In this 2014 video a member of NASA's Eagleworks explains that the EmDrive (renamed q-thruster) pushes against quantum vacuum, the froth of particle and antiparticle pairs in vacuum. Which raises the question, how can you push against one type and not the other? In 2011, using NASA's Fermi Gamma-ray Space Telescope photographs, Prof. Robert Nemiroff of Michigan Technological University, made the stunning discovery that this quantum foam of particle and antiparticle pairs in a vacuum, does not exist. Unfortunately, this means that the NASA Eagleworks explanation clearly cannot be correct.

So how does the EmDrive work?

In my 2012 book An Introduction to Gravity Modification, I had explained the importance of asymmetrical fields and designs for creating propellantless engines. For example, given a particle in a gravitational field and with respect to this field's planetary mass source, this particle will observe an asymmetrical gravitational field. The near side of this particle will experience a stronger field than the far side, and thus the motion towards the planetary mass. Granted that this difference is tiny, it is not zero. This was how I was able to determine the massless formula for gravitational acceleration, g=τc^2, where tau τ is the change in the time dilation transformation (dimensionless LFT) divided by that distance. The error in the modeled gravitational acceleration is less than 6 parts per million. Thus validating the asymmetrical approach.

In very basic terms Shawyer's New Scientist paper suggests that it is due to the conical shape of the EmDrive that causes microwave photons to exhibit asymmetrical momentum exchange. One side of the conical structure with the larger cross section, has more momentum exchange than the other side with the smaller cross section. The difference in this momentum exchange is evidenced as a force.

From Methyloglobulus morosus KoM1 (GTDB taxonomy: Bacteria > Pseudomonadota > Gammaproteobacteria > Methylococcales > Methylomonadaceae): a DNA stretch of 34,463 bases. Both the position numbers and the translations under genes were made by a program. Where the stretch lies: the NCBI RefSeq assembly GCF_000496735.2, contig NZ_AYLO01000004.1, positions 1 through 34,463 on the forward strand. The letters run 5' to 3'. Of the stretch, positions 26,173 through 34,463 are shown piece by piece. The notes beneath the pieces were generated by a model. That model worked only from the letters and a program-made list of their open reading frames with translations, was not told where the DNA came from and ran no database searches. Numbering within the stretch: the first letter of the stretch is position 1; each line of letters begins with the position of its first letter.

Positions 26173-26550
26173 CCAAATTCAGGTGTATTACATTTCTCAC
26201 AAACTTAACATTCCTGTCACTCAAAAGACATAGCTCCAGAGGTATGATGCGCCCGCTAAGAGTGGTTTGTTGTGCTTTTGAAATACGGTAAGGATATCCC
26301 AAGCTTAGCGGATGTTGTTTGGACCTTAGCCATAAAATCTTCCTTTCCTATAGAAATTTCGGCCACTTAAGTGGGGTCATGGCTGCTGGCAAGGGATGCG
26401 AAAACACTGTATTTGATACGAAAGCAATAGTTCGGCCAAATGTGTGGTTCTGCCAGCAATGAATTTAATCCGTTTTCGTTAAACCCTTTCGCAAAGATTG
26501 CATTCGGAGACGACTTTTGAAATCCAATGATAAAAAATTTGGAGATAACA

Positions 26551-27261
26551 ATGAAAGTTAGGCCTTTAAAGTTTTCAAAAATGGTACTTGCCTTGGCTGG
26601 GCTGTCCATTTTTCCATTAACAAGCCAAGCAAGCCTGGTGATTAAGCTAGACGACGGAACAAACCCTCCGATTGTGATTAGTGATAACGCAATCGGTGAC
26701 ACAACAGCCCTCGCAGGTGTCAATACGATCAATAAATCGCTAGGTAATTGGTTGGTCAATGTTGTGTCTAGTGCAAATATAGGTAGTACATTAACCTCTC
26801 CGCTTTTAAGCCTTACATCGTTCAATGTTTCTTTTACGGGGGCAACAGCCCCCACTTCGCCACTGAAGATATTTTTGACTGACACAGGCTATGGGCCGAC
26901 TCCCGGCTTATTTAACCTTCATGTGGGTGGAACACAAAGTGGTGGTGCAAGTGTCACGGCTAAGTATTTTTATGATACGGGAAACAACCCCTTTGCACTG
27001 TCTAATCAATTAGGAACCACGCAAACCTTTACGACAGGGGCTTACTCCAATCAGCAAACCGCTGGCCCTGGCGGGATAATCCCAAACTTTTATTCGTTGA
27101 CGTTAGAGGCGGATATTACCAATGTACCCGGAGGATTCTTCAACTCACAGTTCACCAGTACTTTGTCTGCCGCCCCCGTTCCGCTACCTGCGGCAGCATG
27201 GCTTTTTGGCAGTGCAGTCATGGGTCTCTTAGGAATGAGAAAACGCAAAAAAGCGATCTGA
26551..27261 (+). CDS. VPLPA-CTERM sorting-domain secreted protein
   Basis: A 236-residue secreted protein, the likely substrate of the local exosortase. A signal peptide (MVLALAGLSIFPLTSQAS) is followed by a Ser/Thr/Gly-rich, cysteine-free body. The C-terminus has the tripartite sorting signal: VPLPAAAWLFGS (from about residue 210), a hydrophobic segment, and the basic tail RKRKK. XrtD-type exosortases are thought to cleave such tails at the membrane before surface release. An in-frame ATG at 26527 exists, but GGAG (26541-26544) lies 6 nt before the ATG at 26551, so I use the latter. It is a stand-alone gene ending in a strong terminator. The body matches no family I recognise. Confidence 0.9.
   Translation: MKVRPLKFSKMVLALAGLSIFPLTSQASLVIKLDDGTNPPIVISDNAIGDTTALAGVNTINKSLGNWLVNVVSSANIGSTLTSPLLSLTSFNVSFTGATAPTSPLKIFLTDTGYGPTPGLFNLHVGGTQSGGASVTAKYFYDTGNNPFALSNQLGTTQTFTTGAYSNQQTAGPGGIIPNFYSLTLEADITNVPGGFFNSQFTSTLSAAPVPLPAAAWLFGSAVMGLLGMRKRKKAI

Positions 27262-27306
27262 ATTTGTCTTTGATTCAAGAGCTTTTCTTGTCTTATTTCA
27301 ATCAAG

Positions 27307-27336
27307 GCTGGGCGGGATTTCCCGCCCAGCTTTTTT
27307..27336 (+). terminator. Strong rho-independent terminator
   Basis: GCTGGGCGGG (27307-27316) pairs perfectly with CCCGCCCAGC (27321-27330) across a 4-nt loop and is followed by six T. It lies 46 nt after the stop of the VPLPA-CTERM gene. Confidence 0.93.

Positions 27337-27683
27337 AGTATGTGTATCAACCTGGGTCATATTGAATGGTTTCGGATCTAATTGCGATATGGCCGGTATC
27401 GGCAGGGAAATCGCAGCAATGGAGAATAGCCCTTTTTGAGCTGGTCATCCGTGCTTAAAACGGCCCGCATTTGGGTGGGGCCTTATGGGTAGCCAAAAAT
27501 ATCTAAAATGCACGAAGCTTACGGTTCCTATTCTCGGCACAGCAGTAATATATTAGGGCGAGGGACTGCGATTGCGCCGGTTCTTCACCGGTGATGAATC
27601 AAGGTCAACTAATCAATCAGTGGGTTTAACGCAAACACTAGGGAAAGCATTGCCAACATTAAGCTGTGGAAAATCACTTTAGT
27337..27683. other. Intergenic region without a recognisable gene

However, as Dr. Bae points out, from the perspective of legacy physics, conservation of momentum is broken. If not broken, then there are no net forces. If broken, then one observes a net force. Dr. Beckwith (Prof., Chongqing University, China) confirms that Dr. Bae is correct, but the question that needs to be addressed is, could there be any additional effects which would lead to momentum conservation being violated? Or apparently violated?

To be meticulous, since energy can be transmuted into many different forms, we can ask another sacrilegious question. Can momentum be converted into something else? A wave function attribute for example, in a reversible manner, after all the massless photon momentum is directly proportional to its frequency? We don't know. We don't have either the theoretical or experimental basis for answering this question either in the positive or negative. Note, this is not the same as perpetual motion machines, as conservation laws still hold.

Shawyer's work could be confirmation of these additional effects, asymmetrical properties and momentum-wave-function-attribute interchangeability. If so, the future of propulsion technologies lies in photon based propulsion.

Given that Shawyer's video demonstrates a moving EmDrive, the really interesting question is, can we apply this model to light photons? Or for that matter, any other type of photons, radio, infrared, light, ultraviolet and X-Rays?